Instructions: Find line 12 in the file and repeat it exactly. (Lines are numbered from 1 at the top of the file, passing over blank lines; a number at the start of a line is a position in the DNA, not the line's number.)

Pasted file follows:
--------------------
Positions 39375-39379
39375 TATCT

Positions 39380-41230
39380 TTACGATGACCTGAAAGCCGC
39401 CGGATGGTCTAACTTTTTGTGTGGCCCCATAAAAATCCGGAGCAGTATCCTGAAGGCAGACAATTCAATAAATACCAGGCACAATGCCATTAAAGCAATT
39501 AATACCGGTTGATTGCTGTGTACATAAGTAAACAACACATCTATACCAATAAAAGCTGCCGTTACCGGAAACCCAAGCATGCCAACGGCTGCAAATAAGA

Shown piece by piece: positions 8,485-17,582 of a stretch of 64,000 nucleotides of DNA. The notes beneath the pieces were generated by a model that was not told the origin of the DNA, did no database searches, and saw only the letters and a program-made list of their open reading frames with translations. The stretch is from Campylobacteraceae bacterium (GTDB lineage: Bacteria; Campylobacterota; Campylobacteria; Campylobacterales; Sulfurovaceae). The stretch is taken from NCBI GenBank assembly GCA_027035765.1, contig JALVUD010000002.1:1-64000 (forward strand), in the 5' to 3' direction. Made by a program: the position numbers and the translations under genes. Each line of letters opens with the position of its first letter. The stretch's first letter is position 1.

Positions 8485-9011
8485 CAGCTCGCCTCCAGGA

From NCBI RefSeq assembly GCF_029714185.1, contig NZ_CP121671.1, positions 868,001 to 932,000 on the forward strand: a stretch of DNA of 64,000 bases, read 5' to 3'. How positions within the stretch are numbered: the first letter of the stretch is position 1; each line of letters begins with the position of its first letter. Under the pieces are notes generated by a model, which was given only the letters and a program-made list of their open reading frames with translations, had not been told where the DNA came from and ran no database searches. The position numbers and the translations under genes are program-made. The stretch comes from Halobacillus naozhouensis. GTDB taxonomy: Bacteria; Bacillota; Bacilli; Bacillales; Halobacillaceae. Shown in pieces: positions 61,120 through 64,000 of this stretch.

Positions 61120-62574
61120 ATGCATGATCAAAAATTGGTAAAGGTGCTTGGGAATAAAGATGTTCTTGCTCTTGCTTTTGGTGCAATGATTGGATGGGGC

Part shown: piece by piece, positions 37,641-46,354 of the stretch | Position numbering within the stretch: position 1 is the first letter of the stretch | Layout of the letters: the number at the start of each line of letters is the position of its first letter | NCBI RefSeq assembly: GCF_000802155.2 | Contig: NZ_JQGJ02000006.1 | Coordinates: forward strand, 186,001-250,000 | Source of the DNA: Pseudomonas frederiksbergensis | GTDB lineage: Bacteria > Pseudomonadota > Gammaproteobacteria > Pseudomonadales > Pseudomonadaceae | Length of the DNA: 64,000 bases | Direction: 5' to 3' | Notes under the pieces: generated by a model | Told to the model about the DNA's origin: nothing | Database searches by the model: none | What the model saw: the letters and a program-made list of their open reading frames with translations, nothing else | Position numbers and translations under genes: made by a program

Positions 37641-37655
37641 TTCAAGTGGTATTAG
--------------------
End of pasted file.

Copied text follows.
61120 ATGCATGATCAAAAATTGGTAAAGGTGCTTGGGAATAAAGATGTTCTTGCTCTTGCTTTTGGTGCAATGATTGGATGGGGC